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Nocturnal Seizures for Elderly People with Epilepsy

Article by Daniel Westhead Daniel Westhead Sure Safe Alarms

Although epilepsy might not come to mind right away if you think about conditions affecting the elderly, a quarter of all people diagnosed with epilepsy are over 65. If one of your elderly loved ones does have epilepsy, or you are an older person with epilepsy yourself, it’s important to know the facts about seizures.

For example, while there’s a lot of information available about epileptic seizures that happen during waking hours, it’s key to remember that seizures in the night can happen as well. These are called nocturnal seizures or sleep seizures.

What happens during a sleep seizure, and how can it affect an elderly person? This guide will provide the answers.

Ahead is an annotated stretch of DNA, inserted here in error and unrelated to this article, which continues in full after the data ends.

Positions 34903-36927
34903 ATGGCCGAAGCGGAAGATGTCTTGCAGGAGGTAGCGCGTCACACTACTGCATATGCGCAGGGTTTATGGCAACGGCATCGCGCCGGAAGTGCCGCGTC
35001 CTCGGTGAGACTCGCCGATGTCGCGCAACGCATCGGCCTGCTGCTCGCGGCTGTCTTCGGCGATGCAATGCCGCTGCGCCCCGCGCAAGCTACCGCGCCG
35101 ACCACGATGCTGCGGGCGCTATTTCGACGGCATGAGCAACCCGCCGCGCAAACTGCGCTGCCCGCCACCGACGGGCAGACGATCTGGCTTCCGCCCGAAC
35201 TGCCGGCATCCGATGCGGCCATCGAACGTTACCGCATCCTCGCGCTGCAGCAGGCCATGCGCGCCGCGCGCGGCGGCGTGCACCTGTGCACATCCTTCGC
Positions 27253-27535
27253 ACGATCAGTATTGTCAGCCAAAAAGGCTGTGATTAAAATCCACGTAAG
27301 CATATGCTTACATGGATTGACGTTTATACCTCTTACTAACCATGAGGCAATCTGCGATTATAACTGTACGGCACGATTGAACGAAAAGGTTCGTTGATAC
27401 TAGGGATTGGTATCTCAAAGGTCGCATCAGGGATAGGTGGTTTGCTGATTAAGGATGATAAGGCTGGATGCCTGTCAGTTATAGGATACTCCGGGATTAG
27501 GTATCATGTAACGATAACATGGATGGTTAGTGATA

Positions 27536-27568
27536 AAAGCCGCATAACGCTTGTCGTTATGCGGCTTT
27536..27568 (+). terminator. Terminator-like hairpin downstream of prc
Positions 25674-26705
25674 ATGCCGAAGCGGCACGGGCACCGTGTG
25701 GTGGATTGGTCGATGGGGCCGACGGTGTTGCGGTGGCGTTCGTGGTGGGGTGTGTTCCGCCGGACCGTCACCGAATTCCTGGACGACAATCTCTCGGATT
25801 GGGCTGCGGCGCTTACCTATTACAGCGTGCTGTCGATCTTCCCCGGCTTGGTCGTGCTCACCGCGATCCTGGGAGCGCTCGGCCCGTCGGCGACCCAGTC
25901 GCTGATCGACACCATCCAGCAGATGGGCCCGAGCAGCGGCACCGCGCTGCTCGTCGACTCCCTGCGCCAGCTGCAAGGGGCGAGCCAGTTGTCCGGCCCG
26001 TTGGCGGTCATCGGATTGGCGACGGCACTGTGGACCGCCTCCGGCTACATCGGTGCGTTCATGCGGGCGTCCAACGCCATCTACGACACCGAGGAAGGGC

What are epileptic seizures?

In order to understand what’s happening during nocturnal seizures, let’s review some basics about epilepsy.

Epileptic seizures occur when disorganised electrical activity happens in the brain. Since different parts of the brain control different body functions, the part of the brain you have seizures in will affect what you experience.

Seizures can be divided into different types, which have different symptoms. The type of seizure we most often think of in connection with epilepsy is a tonic-clonic seizure. An older person who has this type of seizure will lose consciousness, fall to the ground and experience uncontrolled, jerking movements.